COLUMBIA, Mo. - We eat at restaurants, grab a quick snack or get a pick-me-up at local coffee shops, but many of us rarely think about the cleanliness and safety of those establishments.
ABC 17 News combed through inspection records and talked with officials to find out how the process works and how places that serve food and drinks are regulated in a new investigative series called Behind the Kitchen Door.
When the joint Boone County and Columbia Public Health Department does a routine inspection of an eatery and finds a critical violation, the department may come back for a re-inspection to make sure the violation is fixed.
The department keeps a database of inspection reports on its website. However, the department does not keep a separate log of the restaurants and establishments that repeatedly make the same mistakes.
"If they’ve corrected it upon the re-inspection, essentially that case is closed,” Columbia/Boone County Environmental Public Health Supervisor Kala Wekenborg-Tomka said.
Some Columbia restaurants had mold in their ice machines during routine inspections over several years. Records show the department would come in for a routine inspection, notice the mold in the ice machine and come back for a follow-up inspection to make sure the problem is fixed. As long as the establishment cleaned up the mold in the ice machine, the department closed the case.
"It sounds like that someone just needs to be a little more on top of making sure that gets done routinely, that’s a very common thing actually ... mold in an ice machine, it's the perfect environment,” Wekenborg-Tomka said.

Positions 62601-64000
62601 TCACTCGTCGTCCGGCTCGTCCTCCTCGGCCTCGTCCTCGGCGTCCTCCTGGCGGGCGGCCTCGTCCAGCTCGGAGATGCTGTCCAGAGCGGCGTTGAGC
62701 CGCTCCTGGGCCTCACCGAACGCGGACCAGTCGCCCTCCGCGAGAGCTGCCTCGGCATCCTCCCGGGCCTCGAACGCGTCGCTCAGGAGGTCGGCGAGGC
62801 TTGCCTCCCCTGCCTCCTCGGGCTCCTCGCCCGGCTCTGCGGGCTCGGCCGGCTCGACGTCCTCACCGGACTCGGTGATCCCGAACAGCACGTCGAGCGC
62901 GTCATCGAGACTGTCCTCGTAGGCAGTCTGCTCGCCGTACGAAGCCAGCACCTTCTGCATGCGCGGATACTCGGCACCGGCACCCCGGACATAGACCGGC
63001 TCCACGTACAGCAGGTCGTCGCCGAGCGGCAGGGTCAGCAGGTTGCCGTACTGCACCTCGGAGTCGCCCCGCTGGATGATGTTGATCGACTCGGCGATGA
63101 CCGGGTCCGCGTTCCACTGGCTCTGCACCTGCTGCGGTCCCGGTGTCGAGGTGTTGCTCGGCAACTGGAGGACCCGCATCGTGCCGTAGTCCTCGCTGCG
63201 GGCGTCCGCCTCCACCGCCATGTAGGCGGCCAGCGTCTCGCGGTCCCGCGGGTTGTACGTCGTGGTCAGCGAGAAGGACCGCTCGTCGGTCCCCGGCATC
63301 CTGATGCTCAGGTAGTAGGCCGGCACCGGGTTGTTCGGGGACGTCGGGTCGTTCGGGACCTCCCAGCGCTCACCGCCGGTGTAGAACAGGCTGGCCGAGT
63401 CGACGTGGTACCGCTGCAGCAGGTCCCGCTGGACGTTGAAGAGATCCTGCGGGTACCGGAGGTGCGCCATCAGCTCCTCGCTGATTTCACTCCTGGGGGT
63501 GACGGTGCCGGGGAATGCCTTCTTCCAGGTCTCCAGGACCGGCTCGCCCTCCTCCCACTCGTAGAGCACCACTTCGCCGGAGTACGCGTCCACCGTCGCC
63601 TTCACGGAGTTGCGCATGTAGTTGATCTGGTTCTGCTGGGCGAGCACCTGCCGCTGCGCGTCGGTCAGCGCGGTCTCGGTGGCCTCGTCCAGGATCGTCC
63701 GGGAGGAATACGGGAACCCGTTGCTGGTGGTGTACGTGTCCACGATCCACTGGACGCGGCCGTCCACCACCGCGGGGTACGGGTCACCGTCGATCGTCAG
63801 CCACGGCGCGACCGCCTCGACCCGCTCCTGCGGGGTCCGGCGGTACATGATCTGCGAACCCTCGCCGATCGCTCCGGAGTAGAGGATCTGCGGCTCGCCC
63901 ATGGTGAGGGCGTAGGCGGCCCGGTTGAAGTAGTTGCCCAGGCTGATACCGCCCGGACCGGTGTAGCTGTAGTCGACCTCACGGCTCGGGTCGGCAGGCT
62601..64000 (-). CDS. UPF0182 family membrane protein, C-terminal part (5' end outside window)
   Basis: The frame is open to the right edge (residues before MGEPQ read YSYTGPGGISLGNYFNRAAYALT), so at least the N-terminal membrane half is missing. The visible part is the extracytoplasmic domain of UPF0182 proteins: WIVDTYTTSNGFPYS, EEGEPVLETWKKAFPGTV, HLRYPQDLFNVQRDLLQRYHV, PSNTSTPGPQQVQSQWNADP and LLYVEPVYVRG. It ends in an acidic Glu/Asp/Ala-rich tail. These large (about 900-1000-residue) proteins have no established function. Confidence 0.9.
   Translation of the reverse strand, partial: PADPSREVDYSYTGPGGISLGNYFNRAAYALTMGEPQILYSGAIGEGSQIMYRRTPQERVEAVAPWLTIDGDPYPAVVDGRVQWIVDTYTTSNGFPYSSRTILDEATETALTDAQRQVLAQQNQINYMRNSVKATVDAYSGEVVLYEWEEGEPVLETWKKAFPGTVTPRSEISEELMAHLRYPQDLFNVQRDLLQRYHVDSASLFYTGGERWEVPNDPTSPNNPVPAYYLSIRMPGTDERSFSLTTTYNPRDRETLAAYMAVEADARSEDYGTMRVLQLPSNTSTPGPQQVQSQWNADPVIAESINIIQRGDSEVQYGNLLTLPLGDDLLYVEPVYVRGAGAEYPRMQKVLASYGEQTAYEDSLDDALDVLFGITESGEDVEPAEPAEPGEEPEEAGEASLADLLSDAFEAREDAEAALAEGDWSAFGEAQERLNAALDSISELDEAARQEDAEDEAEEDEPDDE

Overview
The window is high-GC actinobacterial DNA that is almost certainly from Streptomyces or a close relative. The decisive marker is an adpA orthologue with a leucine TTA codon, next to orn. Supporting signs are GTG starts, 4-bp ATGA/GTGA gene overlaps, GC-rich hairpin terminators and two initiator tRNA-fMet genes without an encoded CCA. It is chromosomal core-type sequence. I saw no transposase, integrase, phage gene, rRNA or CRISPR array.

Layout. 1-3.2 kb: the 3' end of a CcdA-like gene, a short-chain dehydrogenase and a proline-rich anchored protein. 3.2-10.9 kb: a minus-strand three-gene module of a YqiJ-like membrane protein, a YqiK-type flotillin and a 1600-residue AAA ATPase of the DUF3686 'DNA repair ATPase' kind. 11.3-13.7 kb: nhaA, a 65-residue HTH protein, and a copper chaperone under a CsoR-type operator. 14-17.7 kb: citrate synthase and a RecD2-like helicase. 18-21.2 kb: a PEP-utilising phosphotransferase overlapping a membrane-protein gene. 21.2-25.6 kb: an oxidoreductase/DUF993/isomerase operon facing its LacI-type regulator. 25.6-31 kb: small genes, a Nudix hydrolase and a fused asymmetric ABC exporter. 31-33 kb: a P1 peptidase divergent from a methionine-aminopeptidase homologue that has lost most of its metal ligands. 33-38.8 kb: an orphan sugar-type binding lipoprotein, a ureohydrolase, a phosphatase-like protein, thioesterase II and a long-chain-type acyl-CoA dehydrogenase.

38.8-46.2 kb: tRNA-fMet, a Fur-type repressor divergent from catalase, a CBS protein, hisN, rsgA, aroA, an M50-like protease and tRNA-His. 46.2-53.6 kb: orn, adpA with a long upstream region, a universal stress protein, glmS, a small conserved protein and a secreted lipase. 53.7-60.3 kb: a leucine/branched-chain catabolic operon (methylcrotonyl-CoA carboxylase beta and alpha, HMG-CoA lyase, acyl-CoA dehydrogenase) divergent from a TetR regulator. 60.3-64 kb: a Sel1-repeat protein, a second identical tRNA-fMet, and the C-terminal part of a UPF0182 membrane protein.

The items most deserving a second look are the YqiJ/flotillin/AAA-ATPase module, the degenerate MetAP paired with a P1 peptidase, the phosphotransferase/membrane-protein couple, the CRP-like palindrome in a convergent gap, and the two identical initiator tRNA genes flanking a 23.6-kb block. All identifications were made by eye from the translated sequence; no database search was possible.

Searchable database of reports since Jan. 1
Restaurant inspection records show there's no follow-up for repeat violations, which have been happening for years.
Wekenborg-Tomka said the department has the "ability to work with that operator to identify some type of a risk control plan.”
The department also says it can charge establishments a $100 fee if they have to come back for a second re-inspection. And this fee can be assessed after each recurring re-inspection. Records show as many as five re-inspections have happened at local establishments.
Restaurant inspection records show Villa Italian Kitchen in the Columbia Mall's food court was charged a re-inspection fee in August. However, the manager who writes the restaurants check's said she has received no notice about the fee. Villa Italian's violations include food above or below the required holding temperature in hot and cold food holding sections, dishes not being sanitized and missing date labels on foods.
Callaway County's Public Health Department said it would never allow repeated violations, such as the mold in the ice machine to happen, however, it doesn't have as many restaurants to keep track of.
ABC 17 News is going to continue to go Behind the Kitchen Door. Keep watching. You might see your favorite restaurant.